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About HLC


Higher Learning Commission Mark of Affiliation 

Frequently Asked Questions


What is the Higher Learning Commission (HLC) and North Central Association (NCA)?

The Higher Learning Commission is part of the North Central Association of Colleges and Schools. The Association was founded in 1895 as a membership organization for educational institutions. It is committed to developing and maintaining high standards of excellence.


The Association is one of six regional institutional accrediting associations in the United States. Through its commissions it accredits, and thereby grants membership to educational institutions in the nineteen-state North Central region: Arkansas, Arizona, Colorado, Iowa, Illinois, Indiana, Kansas, Michigan, Minnesota, Missouri, North Dakota, Nebraska, Ohio, Oklahoma, New Mexico, South Dakota, Wisconsin, West Virginia, and Wyoming.


The Higher Learning Commission is recognized by the US Department of Education and Council of Higher Education Accreditation (CHEA).

What is accreditation?

Accreditation is a voluntary process of self-evaluation and peer review through which an institution is able to measure the quality of its programs. The results of which are summarized in a self-study report and reviewed by an evaluation team visit made by expert and trained peers. The process provides ICC with an opportunity for critical self-analysis leading to improvement in quality and performance.

Why is accreditation important?

Accreditation ensures the quality and integrity of ICC's programs and services; it allows students to transfer credits to other accredited institutions; it enables students to obtain financial aid and veteran's services; it allows ICC to participate in federally-funded projects and grants; and it guarantees ICC's ability to recruit and retain quality faculty and staff.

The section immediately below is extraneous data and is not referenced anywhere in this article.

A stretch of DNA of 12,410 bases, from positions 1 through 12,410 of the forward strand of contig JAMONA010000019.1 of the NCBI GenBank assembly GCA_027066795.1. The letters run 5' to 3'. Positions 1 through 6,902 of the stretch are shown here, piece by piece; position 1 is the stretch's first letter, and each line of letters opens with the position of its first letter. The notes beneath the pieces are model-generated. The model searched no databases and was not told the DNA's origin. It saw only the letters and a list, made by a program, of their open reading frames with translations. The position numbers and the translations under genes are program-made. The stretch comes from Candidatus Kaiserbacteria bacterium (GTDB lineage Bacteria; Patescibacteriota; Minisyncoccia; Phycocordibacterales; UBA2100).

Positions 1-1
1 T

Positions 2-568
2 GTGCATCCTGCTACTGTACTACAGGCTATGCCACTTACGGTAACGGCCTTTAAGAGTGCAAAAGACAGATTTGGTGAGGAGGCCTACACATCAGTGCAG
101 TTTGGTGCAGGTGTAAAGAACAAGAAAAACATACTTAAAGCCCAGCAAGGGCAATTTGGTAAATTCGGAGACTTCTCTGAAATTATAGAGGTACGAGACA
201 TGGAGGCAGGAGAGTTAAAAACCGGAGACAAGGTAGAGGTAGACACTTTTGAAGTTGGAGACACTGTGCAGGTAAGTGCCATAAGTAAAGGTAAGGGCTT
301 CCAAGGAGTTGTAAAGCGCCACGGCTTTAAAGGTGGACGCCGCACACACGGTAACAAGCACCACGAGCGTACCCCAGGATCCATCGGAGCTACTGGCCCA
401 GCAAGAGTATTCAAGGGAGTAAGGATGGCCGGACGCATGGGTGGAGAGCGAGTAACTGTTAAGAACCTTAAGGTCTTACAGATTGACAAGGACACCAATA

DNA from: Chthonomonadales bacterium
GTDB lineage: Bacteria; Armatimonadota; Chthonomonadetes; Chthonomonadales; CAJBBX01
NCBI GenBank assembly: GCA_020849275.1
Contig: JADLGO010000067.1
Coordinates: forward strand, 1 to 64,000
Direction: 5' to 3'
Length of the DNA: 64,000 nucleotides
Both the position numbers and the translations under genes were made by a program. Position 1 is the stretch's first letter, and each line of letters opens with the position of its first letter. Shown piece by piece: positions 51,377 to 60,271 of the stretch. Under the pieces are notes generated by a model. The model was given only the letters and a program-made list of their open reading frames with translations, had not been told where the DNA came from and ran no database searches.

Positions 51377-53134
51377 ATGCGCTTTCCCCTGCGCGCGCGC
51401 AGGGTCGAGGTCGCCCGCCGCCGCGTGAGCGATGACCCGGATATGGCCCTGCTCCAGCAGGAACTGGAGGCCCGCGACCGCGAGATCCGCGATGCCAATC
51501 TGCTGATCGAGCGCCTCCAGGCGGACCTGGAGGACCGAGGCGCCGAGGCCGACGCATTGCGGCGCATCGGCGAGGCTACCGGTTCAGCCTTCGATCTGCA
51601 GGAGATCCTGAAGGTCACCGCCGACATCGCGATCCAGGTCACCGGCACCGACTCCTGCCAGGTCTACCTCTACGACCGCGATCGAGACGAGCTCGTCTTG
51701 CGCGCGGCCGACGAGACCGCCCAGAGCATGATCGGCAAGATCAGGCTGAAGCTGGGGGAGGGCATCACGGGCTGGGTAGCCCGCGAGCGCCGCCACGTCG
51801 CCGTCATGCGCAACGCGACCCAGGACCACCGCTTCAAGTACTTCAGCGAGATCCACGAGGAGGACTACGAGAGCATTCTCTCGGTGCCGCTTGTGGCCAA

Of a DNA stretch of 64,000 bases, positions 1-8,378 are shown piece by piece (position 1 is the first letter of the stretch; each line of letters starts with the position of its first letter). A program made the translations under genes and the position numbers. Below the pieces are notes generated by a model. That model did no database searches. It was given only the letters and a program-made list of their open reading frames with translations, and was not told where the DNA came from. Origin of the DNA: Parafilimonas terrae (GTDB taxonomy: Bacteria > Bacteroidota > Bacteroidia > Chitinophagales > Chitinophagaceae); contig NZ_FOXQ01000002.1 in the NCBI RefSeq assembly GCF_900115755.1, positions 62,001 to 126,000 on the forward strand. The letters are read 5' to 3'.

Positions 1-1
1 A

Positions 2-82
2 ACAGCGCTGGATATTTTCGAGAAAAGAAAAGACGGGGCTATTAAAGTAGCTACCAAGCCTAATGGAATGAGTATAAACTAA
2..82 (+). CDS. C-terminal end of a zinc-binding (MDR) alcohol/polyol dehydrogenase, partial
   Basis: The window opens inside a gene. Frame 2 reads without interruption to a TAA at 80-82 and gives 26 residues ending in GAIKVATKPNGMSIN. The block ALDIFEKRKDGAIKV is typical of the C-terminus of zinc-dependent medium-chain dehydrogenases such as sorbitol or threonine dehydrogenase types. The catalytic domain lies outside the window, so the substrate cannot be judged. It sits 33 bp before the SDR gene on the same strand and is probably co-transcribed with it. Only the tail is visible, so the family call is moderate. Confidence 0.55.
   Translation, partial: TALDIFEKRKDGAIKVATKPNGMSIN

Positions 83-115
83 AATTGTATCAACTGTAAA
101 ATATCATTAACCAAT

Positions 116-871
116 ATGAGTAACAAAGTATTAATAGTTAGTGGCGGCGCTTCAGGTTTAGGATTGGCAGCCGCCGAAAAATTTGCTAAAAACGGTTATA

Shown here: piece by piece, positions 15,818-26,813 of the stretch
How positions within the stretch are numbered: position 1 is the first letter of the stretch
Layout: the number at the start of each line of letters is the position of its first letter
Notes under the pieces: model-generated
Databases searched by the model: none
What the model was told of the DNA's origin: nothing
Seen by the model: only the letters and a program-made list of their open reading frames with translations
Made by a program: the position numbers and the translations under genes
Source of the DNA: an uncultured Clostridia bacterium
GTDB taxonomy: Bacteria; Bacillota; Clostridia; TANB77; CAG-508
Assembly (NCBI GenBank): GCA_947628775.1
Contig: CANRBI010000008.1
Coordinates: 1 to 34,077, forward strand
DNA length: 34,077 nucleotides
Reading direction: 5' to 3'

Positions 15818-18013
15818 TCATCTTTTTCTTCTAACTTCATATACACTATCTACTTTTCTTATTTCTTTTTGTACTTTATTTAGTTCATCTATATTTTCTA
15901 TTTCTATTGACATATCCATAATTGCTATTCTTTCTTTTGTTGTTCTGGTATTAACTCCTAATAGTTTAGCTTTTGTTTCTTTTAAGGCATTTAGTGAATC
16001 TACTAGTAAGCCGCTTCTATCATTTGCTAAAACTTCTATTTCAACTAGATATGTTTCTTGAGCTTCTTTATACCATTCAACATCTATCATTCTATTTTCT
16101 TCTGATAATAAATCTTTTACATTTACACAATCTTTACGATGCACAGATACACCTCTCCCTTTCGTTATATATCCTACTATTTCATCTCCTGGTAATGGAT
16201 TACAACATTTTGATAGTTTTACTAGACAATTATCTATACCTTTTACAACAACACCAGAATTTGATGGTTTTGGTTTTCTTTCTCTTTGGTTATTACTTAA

Does Accreditation guarantee that credits and degrees can be transferred to another college or university?


No. The college or university to which the student has applied determines transferability of credits and degrees. Transferability depends on the college or university at which credits or degrees were earned, how well the credits mesh with the curriculum offered by the school to which the students wishes to transfer, and how well the student did in the courses. Many organizations choose to consider the accredited status of the college at which the credit or degree was earned as one factor in the transfer decision. Some have specific agreements with other colleges or universities guaranteeing transfer of credits. Organizations should be prepared to explain their institutional policies on transfer and factors in an individual transfer decision.